Texas in 1850. By Melinda Rankin. Page: 41 of 196
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TEXAS IN 1850.
For a people who wish to perpetuate and consolidate
their Union, a fraternal fellowship in all matters
pertaining to their institutions, must be manifested.
Motives sufficiently powerful to excite the philanthropic
feelings of all those who regard the best interest of
their fellow being, are presented, for them to use the
means within their power for the promotion of objects
which must necessarily reflect the influence imparted
them for the good of the country and world at large.
For education to be upon an improved and elevated
plan, it appeals, loudly, to be extended to all
classes, and embrace the general instruction of the
youth of the land.
Throughout every part of the United States, such a
school system should be adopted and established, as
will lay a broad and respectable foundation for the
instruction of the great body of the ieople. Such a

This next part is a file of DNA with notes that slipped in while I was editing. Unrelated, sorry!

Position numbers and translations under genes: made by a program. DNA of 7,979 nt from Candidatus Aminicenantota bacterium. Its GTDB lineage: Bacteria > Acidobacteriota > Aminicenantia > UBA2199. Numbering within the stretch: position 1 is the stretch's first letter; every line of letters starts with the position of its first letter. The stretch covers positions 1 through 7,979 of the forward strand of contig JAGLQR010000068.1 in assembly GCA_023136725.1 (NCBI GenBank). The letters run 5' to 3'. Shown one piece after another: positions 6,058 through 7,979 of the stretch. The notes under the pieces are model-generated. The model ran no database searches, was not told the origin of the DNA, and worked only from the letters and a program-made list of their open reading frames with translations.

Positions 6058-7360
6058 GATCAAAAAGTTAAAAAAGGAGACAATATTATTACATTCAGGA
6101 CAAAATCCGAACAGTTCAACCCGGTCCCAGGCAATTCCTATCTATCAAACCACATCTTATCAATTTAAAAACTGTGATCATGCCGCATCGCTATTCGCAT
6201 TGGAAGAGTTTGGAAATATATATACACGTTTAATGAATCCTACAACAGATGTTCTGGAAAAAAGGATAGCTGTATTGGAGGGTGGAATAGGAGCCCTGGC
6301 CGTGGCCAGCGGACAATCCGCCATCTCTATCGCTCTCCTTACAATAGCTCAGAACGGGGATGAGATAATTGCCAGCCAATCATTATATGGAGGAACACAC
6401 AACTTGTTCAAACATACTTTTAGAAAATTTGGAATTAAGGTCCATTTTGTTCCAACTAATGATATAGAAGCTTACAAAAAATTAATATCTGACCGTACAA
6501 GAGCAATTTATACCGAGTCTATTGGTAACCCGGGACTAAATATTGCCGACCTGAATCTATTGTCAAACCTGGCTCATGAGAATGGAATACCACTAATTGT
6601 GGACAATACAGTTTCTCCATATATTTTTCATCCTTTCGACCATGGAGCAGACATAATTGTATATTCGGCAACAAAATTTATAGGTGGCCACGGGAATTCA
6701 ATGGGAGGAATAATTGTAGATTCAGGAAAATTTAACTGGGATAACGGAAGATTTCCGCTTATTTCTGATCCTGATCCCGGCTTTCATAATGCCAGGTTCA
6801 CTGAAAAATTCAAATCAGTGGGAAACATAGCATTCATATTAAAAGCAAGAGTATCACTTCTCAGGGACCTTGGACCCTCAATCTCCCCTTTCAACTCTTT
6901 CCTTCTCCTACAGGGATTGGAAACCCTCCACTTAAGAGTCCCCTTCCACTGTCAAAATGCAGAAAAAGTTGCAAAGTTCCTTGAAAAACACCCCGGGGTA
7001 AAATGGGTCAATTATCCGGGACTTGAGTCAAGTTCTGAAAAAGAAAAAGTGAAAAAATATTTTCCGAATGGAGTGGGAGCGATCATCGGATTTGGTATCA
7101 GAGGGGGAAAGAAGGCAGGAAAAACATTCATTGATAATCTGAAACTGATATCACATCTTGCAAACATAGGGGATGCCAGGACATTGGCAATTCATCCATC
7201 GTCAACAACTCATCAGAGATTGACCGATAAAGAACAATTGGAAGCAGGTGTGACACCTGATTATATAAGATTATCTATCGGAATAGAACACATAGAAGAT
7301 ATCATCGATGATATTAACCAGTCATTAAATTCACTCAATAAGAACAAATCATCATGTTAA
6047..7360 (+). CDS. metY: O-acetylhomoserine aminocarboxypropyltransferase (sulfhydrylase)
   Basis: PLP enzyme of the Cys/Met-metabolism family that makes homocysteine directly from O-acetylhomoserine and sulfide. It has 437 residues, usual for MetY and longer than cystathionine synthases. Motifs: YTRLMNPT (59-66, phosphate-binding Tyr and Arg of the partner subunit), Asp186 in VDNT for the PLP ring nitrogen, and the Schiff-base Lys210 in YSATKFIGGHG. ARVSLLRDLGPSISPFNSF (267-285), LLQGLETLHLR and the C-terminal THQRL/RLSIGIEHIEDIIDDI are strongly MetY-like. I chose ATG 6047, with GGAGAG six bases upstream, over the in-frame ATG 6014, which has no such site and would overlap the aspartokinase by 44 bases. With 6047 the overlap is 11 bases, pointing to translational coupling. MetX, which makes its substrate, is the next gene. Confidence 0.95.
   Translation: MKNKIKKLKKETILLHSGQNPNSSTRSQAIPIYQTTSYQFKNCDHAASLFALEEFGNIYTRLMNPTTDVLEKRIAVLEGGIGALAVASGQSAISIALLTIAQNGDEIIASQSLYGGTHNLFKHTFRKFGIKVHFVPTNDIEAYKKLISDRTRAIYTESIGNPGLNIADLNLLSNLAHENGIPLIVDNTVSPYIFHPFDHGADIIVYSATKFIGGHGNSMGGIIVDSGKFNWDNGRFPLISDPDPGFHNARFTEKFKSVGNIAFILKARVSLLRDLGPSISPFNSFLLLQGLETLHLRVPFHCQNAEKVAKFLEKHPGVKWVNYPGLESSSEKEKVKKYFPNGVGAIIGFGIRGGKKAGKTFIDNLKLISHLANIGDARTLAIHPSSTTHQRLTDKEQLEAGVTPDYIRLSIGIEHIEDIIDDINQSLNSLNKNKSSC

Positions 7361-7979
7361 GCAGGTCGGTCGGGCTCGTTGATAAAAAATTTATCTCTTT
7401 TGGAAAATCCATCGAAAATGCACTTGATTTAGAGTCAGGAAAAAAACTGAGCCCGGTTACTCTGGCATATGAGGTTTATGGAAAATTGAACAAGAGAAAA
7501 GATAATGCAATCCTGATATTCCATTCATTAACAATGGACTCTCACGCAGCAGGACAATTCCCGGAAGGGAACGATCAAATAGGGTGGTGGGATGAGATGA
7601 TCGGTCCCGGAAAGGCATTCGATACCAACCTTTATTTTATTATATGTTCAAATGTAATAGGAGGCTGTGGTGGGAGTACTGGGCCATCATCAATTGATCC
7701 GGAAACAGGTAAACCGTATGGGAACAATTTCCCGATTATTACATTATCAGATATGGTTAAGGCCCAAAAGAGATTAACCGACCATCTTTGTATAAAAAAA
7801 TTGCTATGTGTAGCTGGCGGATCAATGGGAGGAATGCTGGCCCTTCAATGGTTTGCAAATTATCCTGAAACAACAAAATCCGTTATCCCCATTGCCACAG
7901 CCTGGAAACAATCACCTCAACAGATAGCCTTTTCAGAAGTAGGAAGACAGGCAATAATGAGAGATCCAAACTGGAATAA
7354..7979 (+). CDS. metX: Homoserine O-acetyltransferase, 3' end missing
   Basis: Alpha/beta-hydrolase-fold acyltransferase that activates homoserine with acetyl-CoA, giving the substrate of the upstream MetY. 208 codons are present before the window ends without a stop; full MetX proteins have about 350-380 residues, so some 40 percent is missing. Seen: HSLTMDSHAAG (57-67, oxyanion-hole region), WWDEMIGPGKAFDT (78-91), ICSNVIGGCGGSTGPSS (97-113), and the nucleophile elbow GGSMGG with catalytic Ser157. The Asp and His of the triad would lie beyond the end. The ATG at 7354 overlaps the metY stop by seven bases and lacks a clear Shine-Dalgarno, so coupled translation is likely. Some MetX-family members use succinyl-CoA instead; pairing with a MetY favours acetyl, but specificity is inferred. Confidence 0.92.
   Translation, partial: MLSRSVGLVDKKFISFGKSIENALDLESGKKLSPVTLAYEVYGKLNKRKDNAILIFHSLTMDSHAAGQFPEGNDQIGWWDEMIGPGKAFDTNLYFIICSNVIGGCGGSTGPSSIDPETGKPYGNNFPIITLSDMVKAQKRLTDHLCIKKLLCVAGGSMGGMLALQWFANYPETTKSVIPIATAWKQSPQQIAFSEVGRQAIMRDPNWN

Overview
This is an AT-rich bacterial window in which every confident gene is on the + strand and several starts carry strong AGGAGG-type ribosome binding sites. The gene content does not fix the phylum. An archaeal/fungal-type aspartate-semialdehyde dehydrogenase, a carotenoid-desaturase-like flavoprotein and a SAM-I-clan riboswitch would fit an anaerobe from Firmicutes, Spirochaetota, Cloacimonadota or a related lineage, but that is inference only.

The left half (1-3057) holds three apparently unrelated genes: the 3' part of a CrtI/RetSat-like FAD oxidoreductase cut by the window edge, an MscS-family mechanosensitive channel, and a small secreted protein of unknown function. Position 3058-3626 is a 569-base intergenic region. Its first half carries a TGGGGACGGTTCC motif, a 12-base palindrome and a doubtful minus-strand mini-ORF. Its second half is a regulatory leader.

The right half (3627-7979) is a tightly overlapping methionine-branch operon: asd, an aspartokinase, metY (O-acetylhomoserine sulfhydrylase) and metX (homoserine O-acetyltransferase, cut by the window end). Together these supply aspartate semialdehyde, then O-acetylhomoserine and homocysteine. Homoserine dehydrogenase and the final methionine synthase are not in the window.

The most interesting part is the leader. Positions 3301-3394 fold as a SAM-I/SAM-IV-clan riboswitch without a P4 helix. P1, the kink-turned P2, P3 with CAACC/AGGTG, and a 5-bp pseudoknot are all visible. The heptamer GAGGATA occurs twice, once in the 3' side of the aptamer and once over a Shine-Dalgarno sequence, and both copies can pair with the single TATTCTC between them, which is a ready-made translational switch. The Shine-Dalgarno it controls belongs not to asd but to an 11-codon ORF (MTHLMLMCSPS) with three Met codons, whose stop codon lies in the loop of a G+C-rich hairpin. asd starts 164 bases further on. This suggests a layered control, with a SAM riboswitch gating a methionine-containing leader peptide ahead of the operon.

measure would rescue the poor from ignorance, and
would ultimately free the country from those consequences
which every enlightened repu)lican ought most
to dread and deplore. The establishment of schools by
law over Texas, would greatly conduce to promote the
happiness and perpetuate the liberties of the people.
The happy effect of such schools, has been demonstrated
by experience, in various parts of the United
States, and their adaptation to this rising State, every
person, w-ho consults its best interests, must admit.
Education will be limited, as is proven in all countries
where the free school system is excluded, to only
the favored part of community, which are blessed with
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Rankin, Melinda. Texas in 1850. By Melinda Rankin., book, 1850; Boston. (texashistory.unt.edu/ark:/67531/metapth6107/m1/41/?rotate=270: accessed June 23, 2017), University of North Texas Libraries, The Portal to Texas History, texashistory.unt.edu; .